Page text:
VSS Unity will be released from the carrier aircraft VMS Eve during the launch of its third space flight on May 22, 2021.
Virgin Galactic announced Friday that the Federal Aviation Administration has granted the company the license it needs to fly passengers on future space flights, a major hurdle as the company completes development tests.
“The commercial license we held since 2016 remains in place, but is now approved to carry commercial passengers when we are ready,” Michael Colglazier, CEO of Virgin Galactic, told CNBC. “That is of course an exciting milestone and a huge compliment to the team.”
While the FAA previously granted Virgin Galactic a launch license to conduct space flights, the license upgrade allows the company to fly what regulators call “spaceflight participants.” The company completed a 29-element verification and validation program for the FAA, and reached the FAA’s final two milestones with its most recent space test in May. Colglazier noted that the last two milestones were specific to the spacecraft’s flight control systems and inertial navigation systems.
Virgin Galactic’s stock rose as much as 22% in early trading following the announcement. The stock rose nearly $ 50 this week after a tumultuous start to the year, with the stock climbing above $ 60 in February and then falling to a low of nearly $ 15 last month before rebounding.
Beth Moses, Virgin Galactic’s chief astronaut trainer, is the only non-pilot to fly on any of the company’s space flights. To date, five Virgin Galactic employees, including four pilots, have become FAA-recognized astronauts – as the US officially considers an altitude of 80 kilometers (or about 50 miles) to be the limit of space.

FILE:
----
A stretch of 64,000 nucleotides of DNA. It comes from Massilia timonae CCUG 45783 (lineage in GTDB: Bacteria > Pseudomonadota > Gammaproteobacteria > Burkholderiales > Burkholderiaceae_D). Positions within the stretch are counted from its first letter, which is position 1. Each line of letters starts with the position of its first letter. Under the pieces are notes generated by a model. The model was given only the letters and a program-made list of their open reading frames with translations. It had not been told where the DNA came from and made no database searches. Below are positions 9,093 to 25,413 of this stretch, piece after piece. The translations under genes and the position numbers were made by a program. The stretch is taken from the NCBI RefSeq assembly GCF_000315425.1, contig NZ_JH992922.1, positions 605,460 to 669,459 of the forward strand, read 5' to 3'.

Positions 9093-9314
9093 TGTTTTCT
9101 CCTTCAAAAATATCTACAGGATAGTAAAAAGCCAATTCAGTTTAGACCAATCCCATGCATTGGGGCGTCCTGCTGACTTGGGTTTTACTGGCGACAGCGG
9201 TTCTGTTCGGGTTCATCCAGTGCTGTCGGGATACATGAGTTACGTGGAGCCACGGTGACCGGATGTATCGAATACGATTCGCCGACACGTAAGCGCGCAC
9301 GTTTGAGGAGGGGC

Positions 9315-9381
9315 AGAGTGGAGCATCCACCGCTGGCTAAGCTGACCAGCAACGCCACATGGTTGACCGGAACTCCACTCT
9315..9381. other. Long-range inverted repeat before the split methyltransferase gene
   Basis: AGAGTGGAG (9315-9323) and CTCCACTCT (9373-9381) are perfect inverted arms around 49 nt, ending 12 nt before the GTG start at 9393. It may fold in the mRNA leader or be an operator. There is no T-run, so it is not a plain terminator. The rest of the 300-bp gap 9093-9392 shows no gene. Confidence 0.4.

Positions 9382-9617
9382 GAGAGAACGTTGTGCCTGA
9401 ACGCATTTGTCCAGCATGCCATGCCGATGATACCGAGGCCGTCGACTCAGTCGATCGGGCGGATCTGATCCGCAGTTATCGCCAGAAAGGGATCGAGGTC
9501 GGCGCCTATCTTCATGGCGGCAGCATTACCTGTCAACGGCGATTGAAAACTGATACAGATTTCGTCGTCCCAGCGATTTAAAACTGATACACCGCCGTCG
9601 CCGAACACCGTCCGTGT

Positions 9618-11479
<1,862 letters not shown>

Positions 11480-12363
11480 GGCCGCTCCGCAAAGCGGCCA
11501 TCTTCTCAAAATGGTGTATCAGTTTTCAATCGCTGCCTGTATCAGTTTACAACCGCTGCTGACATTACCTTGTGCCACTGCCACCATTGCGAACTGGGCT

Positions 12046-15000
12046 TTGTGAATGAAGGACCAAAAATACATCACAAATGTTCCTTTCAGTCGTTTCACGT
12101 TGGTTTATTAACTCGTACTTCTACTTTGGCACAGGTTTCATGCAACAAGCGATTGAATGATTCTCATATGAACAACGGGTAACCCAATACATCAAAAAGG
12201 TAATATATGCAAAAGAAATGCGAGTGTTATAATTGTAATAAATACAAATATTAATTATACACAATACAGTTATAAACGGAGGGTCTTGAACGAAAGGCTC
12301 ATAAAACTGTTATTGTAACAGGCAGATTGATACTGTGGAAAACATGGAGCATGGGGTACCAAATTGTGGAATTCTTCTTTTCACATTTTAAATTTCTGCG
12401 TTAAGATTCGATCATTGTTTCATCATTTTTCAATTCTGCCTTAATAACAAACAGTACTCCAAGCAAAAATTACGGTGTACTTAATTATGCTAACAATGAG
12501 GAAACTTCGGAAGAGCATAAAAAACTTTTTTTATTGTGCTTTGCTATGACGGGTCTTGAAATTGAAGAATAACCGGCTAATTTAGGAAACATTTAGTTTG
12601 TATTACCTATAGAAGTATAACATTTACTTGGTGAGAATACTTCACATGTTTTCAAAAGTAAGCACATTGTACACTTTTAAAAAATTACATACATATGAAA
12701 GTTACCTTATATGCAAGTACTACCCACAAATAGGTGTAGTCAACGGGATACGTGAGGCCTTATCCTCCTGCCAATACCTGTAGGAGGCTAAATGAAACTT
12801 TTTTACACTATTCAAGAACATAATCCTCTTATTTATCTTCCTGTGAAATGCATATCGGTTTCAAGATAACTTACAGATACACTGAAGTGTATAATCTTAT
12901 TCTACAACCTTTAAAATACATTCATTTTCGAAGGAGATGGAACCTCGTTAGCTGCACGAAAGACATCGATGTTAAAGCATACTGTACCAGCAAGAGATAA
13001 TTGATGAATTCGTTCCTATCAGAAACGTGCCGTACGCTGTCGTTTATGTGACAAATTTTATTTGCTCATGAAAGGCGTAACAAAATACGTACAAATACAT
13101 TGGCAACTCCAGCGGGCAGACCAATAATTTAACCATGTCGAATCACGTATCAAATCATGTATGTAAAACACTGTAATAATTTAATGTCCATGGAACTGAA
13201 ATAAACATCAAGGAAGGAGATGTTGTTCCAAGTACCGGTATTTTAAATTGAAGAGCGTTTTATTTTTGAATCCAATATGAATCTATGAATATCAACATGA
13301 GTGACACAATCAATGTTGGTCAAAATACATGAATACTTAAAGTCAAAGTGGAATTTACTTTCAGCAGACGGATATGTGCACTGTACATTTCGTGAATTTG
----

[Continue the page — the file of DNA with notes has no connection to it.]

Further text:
Virgin Galactic’s Unity spacecraft is expected to accommodate up to six passengers with the two pilots. The company has approximately 600 reservations for tickets on future flights priced between $ 200,000 and $ 250,000 each.
Next space TBD
After completing three space tests in the past two years, Virgin Galactic has three more space tests planned before development is completed. The company had previously announced that its next space flight would carry four passengers to test the spacecraft’s cabin, the second would fly founder Sir Richard Branson, and the third would carry members of the Italian Air Force for professional astronaut training.
Sir Richard Branson (left) and CEO Michael Colglazier celebrate the company’s third space test on May 22, 2021.
However, a report earlier this month from a blogger based in Mojave, Calif., Where Virgin Galactic makes its vehicles, said the company is considering reorganizing its flight schedule to launch Branson next weekend on July 4th. The report came shortly after Jeff Bezos announced that he would be flying on Blue Origin’s first passenger space flight, scheduled to take off on July 20 – suggesting that Branson might still try to personally defeat Bezos into space.
Colglazier said FAA approval means “the flight test program is now being shifted” to demonstrate “the cabin experience” of the spacecraft.
“I know there is a lot of interest and speculation, but we haven’t announced the date or the people who will be there,” said Colglazier. “We are very methodical about this, certainly the first consideration, and when we have ticked all of these boxes and determined all of the steps we can move forward and announce.”
Development delays have postponed the company’s promised start of commercial service from mid-2020 to early 2022.
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